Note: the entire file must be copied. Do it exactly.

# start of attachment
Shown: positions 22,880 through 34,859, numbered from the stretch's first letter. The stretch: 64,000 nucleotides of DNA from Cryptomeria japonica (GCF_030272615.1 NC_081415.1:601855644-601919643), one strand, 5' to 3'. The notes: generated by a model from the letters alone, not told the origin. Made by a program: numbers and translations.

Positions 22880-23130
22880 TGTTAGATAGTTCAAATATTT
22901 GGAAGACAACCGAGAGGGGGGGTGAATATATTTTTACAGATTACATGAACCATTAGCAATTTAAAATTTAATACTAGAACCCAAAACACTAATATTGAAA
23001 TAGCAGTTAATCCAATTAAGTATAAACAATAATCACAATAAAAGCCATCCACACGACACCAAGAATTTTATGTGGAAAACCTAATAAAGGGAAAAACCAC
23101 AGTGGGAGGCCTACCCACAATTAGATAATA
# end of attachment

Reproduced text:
Shown: positions 22,880 through 34,859, numbered from the stretch's first letter. The stretch: 64,000 nucleotides of DNA from Cryptomeria japonica (GCF_030272615.1 NC_081415.1:601855644-601919643), one strand, 5' to 3'. The notes: generated by a model from the letters alone, not told the origin. Made by a program: numbers and translations.

Positions 22880-23130
22880 TGTTAGATAGTTCAAATATTT
22901 GGAAGACAACCGAGAGGGGGGGTGAATATATTTTTACAGATTACATGAACCATTAGCAATTTAAAATTTAATACTAGAACCCAAAACACTAATATTGAAA
23001 TAGCAGTTAATCCAATTAAGTATAAACAATAATCACAATAAAAGCCATCCACACGACACCAAGAATTTTATGTGGAAAACCTAATAAAGGGAAAAACCAC
23101 AGTGGGAGGCCTACCCACAATTAGATAATA